Even as the strings of “Lithonia” swoop romantically into their own reflection – like a dove playfully greeting itself in a mirror – there are glints of violence bubbling between the majestic melodic arcs. Sure enough, the rest of Overdue plays out this prophesised feud between palatial grandeur and the seething unrest stowed away within; no sooner does the album let forth streams of ruby red and emerald light through its windows – showering over immaculately symmetrical sculptures of minor key and Haley Fohr’s indulgent belly vibrato – than a muscular outburst beats its way out of the doors, tearing down Overdue’s amicable façade to let a more primitive catharsis take hold.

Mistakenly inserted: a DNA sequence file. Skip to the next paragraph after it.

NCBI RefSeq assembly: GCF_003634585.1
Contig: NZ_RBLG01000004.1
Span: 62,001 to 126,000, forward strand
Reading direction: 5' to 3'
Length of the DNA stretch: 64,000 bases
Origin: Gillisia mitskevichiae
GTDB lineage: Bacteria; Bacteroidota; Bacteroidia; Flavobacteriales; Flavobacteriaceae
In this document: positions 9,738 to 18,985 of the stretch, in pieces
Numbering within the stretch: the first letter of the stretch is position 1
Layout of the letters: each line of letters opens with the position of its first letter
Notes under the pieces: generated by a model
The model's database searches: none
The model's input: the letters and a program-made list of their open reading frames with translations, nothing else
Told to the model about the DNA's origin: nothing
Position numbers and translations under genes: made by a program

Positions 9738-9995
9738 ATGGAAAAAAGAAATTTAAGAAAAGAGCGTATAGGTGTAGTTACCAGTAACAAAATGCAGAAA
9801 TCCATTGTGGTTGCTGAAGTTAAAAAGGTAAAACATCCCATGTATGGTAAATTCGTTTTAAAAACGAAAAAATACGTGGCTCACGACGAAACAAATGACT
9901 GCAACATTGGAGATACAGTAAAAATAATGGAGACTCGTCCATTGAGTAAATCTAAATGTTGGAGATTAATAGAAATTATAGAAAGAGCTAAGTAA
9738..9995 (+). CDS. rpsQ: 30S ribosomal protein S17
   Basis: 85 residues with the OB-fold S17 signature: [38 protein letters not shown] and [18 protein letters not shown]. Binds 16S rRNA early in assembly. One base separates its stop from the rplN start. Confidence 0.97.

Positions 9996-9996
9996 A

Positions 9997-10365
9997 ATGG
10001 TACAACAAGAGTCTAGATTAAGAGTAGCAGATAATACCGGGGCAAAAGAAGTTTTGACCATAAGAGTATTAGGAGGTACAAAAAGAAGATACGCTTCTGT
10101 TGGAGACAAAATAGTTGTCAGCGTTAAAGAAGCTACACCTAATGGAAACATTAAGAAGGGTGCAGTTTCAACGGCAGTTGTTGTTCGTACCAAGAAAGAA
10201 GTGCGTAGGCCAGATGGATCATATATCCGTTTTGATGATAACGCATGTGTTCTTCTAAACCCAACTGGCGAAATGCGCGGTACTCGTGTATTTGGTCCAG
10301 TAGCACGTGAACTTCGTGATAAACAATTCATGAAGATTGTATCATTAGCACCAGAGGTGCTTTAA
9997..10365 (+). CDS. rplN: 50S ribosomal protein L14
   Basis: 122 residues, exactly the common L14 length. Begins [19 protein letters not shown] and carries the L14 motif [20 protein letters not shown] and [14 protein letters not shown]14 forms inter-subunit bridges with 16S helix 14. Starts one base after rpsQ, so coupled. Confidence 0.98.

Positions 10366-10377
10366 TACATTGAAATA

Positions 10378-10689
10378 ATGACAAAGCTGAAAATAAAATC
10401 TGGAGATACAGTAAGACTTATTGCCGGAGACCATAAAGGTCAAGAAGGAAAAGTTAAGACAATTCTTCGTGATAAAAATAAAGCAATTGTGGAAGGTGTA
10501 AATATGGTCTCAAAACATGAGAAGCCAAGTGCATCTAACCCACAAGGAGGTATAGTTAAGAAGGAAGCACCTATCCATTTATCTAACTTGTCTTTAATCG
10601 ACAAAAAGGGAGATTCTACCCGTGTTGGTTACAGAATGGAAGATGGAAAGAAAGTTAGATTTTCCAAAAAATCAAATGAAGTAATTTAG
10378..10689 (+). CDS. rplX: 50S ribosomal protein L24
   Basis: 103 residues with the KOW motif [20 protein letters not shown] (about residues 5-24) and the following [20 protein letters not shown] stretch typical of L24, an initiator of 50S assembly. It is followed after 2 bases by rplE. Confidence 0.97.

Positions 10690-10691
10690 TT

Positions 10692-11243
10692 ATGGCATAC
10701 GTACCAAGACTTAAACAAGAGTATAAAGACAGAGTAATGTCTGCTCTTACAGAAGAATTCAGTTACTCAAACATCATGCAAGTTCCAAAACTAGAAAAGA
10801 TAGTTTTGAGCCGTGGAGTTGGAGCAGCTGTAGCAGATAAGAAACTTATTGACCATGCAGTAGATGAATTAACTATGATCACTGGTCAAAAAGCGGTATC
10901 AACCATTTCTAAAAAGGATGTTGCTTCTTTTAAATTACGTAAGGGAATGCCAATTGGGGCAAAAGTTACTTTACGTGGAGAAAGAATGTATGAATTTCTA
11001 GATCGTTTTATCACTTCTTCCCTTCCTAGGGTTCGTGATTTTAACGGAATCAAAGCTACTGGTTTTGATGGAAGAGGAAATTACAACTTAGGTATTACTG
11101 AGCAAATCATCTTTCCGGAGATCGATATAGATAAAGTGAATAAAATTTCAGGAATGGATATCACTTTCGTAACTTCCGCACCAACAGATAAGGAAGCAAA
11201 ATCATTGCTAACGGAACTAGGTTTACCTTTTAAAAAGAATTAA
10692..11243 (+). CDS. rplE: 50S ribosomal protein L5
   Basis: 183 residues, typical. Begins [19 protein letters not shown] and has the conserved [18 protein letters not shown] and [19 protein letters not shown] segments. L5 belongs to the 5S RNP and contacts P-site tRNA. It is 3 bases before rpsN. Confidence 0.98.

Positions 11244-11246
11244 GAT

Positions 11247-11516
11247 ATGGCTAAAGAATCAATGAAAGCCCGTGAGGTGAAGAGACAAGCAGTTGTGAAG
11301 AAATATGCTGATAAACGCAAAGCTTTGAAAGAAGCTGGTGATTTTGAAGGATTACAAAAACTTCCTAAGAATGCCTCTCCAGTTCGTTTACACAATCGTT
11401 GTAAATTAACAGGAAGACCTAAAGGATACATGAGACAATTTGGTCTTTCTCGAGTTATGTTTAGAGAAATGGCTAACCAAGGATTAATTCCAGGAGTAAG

Such a dialogue takes place within a sort of ornamented singer-songwriter cocoon, draping the dry bones of guitar of voice with damp percussion, slapback delays…sometimes even just an un-gated stream of interference filtering in as if through a gap in the blinds. “Acarina” is an apt demonstration of how Fohr’s internal feud develops into something more exaggerated and sinister: a simple guitar loop soon becomes the mantra that coaxes out a blizzard of white noise and erratic, animalistic yelps, turning troubling thought into a bleak midnight ritual in a matter of minutes. Even the moments of quiet that carry Overdue house the buds of sinister activity, and while there’s a certain fascination in witnessing glints of inner turmoil breed into a seething outward aggression, it’s a deeply disconcerting experience too.